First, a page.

Another appropriate use of the Internet is shown in the YESA project. This project is designed to stimulate activity and recognition of Young and Emerging Sound Artists, and involves the invitation for submissions of electroacoustic works of short duration which are all performed publicly. The pieces are all placed on a hidden Web site, where jury members may hear them "live" or download them for later listening. The jurors then post their marks to this Web site, and the top-rated works are recorded onto a CD (entitled Cache) which is then distributed through the CEC mailing list of radio stations, sister organizations, festival coordinators, members, etc. The works are also placed onto a publicly-accessible site within the CEC Web site and the public is invited to vote. The winners — one chosen by the public and the rest by jurors — are awarded prizes such as CDs donated by CEC supporters.

The CEC Web site is probably the most noticeable of all its "virtual" activities. It includes sound "bites" and several entire pieces as well as information, links, Web radio, and a growing volume of important articles published in the electronic journal econtact! The articles are grouped according to themes such as the history of electroacoustics, women in electroacoustics, soundscape and acoustic ecology, interviews with composers, and reviews of pieces. The address of this invaluable resource is http://cec.sonus.ca.

Somewhere between the real and the virtual lives the CD, of which the CEC has produced several in the last few years. Not only is there Cache2000 (the YESA project CD, reviewed in this issue of CAML) but also the four double sets DisContact I and II and Presence I and II. These latter compilations provide a good cross-section of electroacoustic works by members and affiliates. The DisContact CDs are all short clips of 3 minutes or less; some were composed specifically for the CD, while others are excerpts of longer works by CEC members. The Presence CDs are sponsored by the composers themselves, and are sent worldwide via the CEC. These CDs have helped considerably with the exposure of Canadian sound artists in the international sphere. They have been played at numerous festivals and on radio programs to enthusiastic response.

Despite its success in the virtual world, many CEC members long for more balance between the virtual and the real. Although we are accustomed to hearing and reading disembodied sounds and messages, we also need our real acoustic spaces and face-to-face contact. The exhilaration of the various conferences held by the CEC in the late 1980's and early 90's is still fondly remembered by many in the community. Efforts are being made to organize more in the future, although such plans require substantial funds and institutional support. An increasingly noticeable effect of the move to virtual is the disappearance of the CEC as a visible entity to those who are not "Web-savvy." This is a serious problem, because one of the major long-term problems facing the electroacoustic community is marginalization.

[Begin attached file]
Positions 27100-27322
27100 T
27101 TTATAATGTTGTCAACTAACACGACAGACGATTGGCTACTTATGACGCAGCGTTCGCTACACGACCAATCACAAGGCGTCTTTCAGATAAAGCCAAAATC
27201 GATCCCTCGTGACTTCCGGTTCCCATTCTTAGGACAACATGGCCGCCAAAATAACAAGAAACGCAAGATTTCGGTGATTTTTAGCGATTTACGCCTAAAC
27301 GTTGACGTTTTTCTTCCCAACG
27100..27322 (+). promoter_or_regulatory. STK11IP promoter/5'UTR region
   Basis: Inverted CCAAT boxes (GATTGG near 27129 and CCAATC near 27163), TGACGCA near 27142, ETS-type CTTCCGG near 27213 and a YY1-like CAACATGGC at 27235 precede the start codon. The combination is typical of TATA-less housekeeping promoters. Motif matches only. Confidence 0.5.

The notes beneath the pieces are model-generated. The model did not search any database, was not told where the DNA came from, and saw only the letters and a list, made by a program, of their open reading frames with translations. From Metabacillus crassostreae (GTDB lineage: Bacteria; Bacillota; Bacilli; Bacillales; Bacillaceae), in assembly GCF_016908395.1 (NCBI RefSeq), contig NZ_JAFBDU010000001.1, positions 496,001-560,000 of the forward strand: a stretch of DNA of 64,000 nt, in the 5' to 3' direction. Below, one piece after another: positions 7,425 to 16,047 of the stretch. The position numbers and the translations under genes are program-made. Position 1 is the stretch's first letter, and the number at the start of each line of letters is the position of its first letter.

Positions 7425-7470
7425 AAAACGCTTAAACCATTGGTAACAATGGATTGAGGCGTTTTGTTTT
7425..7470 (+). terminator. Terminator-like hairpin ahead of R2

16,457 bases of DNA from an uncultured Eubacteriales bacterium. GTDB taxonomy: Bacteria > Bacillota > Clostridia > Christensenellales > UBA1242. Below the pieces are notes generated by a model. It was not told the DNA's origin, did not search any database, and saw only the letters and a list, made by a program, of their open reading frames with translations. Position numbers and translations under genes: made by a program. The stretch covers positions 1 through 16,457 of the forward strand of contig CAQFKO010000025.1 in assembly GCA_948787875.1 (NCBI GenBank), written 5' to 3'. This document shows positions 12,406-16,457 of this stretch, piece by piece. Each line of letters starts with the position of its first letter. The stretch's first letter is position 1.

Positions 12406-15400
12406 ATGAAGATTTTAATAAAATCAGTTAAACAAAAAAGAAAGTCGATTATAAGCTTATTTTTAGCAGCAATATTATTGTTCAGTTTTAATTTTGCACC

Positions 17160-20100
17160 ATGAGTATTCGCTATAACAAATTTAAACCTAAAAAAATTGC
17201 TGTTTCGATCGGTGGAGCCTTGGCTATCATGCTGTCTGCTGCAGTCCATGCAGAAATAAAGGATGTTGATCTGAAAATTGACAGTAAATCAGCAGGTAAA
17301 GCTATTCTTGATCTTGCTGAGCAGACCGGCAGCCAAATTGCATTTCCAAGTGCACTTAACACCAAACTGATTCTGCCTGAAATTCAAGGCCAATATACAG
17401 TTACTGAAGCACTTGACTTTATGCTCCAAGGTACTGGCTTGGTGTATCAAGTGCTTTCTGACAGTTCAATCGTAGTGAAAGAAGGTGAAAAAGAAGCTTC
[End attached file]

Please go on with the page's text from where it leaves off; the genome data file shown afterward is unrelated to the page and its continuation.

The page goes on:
That marginalization has been particularly evident to this writer, who has worked in the field of music theory for the last 15 years. As a composer of acoustic and electroacoustic works and a collaborator and friend with many artists of diverse practices, I have become acutely aware of the unsuitability of traditional music theory and analysis for many significant 20th-century works. Electroacoustics is an exceptionally clear example, as it is generally unaccompanied by a score. Thus, analysis has to rely on the ear and possibly on graphic diagrams produced by the composer, theorist, or computer (in the form of spectrograms, etc.). The latter may be the easiest to produce, but are useless without interpretation. We know when we look at a series of dots which represent an F major chord followed by a series of dots which represent Bb major that we may have a dominant-tonic relationship in the music. What electroacoustics teaches us is that such methods are often inadequate, even for conventionally-notated music, because they usually ignore aspects such as timbre and dynamic shaping that have become increasingly relevant organizational strategies. By extension, the work being done in ea is proving invaluable to the study of many more avant-garde and experimental non-electroacoustic works.

Children generally find it easy to accept all sounds as potential art-material. Watching the response of an interested child belies the stereotype that electroacoustics is an esoteric field only for computer nerds. Electroacoustic music should be included in the early stages of music education, as is done now in the U.K. It should also be included in regular concert programs, collections of Canadian music, and radio programs outside the innovative community-based ones. Eminent artists and pioneers such as Hugh LeCaine, Otto Joachim, Anne Southam, Francis Dhomont, Kevin Austin, Robert Normandeau, and Barry Truax should be well-known for their contributions to Canadian culture through electroacoustics. The CEC is currently limited by lack of financial support and the overtaxed energy of its volunteers, but the vision remains broad: to place electroacoustics as a full participating member in the cultural life of Canada.

Rosemary Mountain Department of Music, Concordia University

This article first appeared in the CAML Review. Reprinted with permission

eContact! 4.2 — Profil d'une communauté / Profile of a Community (2001). Montréal: Communauté électroacoustique canadienne / Canadian Electroacoustic Community.